Divorce or family law issues for unmarried people is a complicated time for any couple, but situations can become far more complex when children are added into the mix. Not only do New York divorce attorneys and the New York Supreme or Family Courts need to determine who should provide care for those children in terms of custody, but they must also decide whether and what child support should be given from a non-custodial parent. If child support is awarded, then the New York Courts may use a range of factors to determine exactly how much should be given. The decision comes from a careful consideration of both the payor’s income, the custodial parent’s income, the child support guideline’s and reasons to deviate from the guidelines.
Before a payor’s income can be used to calculate child support payments, certain deductions may be applied to the total earning potential of the individual. The New York Child Support Standards Act provides a formula based on percentage of income, to determine exactly how much support should be paid. Deviations from the guideline amount of support can be argued or negotiated by family law attorneys or divorce lawyers. The Child Support Standards Act indicates that there are numerous things that can be deducted from a person’s income before the formula is applied, including:
- Maintenance/ alimony to be paid to the current spouse
- Maintenance/ alimony paid to a previous spouse
- Child support paid pursuant to a written agreement or court order for a child for whom the parent already has a duty of care.
- Supplemental security income
- Public assistance payments
- New York City earnings or income taxes paid
- Federal insurance contributions act taxes paid
- Unreimbursed employee business expenses
This blog will briefly discuss, what are unreimbursed business employee expenses?
Defining Unreimbursed Business Employee Expenses
Most professionals will examine their unreimbursed business expenses when preparing their tax returns. With them, it is possible to reduce tax liability by claiming deductions the IRS permits. Unreimbursed business expenses usually appear on the schedule A section of the tax return, and they’re designed to allow today’s employees to claim the money that they used to carry out their profession and was not provided by an employer. Essentially, unreimbursed business expenses include any expenditure made for a job that’s both reasonable, ordinary, and not reimbursed by an employer.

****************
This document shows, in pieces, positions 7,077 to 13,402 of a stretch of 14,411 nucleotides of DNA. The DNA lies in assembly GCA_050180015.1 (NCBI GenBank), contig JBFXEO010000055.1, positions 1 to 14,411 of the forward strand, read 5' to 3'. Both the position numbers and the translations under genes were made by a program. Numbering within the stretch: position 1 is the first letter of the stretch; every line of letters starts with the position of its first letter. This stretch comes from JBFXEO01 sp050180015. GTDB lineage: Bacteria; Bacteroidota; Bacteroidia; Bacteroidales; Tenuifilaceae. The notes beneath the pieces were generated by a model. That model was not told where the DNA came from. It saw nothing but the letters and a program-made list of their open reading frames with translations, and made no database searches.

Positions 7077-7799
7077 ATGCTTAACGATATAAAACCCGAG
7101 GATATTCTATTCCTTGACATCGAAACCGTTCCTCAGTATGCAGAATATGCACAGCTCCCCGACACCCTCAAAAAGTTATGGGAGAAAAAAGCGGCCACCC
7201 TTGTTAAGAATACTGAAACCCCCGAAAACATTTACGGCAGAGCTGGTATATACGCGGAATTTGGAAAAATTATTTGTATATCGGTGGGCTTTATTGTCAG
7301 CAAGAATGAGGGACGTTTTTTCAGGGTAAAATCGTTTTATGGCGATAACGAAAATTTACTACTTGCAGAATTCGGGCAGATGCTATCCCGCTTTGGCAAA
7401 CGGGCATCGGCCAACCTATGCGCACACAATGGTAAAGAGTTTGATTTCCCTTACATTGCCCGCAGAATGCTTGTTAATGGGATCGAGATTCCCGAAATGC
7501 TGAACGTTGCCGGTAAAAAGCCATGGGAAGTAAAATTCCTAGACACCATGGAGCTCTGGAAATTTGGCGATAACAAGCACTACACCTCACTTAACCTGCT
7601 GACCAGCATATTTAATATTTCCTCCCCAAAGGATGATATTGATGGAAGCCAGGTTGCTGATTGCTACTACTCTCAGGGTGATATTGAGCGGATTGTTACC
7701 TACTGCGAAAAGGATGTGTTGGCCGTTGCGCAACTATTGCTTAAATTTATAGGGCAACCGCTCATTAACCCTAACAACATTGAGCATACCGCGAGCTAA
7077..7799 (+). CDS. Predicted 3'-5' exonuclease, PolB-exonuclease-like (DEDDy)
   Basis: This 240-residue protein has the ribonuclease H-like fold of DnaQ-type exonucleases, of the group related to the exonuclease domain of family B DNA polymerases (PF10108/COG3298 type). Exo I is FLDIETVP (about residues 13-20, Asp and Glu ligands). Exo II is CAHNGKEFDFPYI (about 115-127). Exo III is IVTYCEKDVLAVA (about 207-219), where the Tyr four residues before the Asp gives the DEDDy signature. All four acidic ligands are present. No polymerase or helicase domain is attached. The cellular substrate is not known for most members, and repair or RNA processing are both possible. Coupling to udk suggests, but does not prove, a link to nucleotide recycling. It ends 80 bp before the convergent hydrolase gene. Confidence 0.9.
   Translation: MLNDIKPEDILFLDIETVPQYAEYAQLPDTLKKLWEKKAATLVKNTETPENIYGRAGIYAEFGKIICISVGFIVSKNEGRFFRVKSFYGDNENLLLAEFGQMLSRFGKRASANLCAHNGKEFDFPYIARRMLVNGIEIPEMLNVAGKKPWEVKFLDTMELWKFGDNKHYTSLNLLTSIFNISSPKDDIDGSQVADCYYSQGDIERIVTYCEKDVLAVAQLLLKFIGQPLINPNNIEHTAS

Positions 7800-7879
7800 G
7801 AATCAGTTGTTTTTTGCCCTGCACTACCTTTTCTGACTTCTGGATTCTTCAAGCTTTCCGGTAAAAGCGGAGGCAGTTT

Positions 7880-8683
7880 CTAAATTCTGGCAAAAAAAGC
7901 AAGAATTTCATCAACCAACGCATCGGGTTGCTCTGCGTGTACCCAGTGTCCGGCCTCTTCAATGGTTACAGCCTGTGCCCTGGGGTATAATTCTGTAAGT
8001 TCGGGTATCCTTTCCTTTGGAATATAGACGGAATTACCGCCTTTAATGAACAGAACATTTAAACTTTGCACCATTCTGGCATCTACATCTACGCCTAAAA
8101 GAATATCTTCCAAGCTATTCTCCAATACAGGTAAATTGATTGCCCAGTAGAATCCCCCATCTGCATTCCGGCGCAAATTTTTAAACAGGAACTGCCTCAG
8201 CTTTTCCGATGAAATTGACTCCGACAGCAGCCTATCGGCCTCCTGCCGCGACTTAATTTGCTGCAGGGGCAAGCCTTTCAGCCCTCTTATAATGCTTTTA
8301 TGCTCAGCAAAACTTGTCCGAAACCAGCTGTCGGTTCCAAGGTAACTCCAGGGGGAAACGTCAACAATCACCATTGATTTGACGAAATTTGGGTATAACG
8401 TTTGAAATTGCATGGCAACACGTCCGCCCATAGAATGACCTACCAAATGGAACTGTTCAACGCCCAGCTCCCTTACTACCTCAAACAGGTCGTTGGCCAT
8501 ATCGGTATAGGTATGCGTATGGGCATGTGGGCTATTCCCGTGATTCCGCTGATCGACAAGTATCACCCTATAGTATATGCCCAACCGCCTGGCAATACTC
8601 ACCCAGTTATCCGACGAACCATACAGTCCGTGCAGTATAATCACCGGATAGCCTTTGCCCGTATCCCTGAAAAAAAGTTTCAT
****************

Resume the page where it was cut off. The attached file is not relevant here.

In 2018, the nature of tax deduction for unreimbursed business expenses seems to be changing. The Tax Cuts and Jobs Acts means that many of the miscellaneous itemized deductions that were previously available to reduce tax bills might be gone – including unreimbursed expenses generated by employees. Consult with your tax advisor about the new tax law as I do not give tax advice.
However, though the tax situation has changed, unreimbursed business expenses are still considered from a child support payment point of view at the time of this blog. This means that the court may still consider the payments that would be classified as unreimbursed business expenses. Some of the expenses that apply in this situation may include dues for professional societies, educational expenses, legal fees related to a job, home office expenses, occupational taxes, tools and supplies used in work, union expenses, travel and transportation feels, uniform expenses, passport costs for a business trip and many more.
Calculating Child Support
In the New York Courts, unreimbursed business employee expenses are just one of the many things that your child support and divorce attorney may argue for what is to be considered when attempting to calculate an individual payor’s income for support purposes. There are also a range of other allowable deductions to consider, as mentioned above, and the circumstances for each case can vary. Indeed, determining what should count as an allowable deduction or income is one of the most complex parts of calculating a child support obligation. Once those numbers are clear, however, it’s possible for the courts to apply the formula for child support clearly and establish a guideline for how much a parent should pay to support their youngster.
If you’re in the middle of a child support case, or you’re beginning your divorce procedure and want to be prepared for the complexities of child support, it’s important to speak to a lawyer who specializes in child custody and divorce law. Mr. Darren M. Shapiro is available to help from his family law and mediation office in Nassau County. Please reach out to discuss your specific circumstances on 516-333-6555, or book your initial consultation of up to thirty minutes free.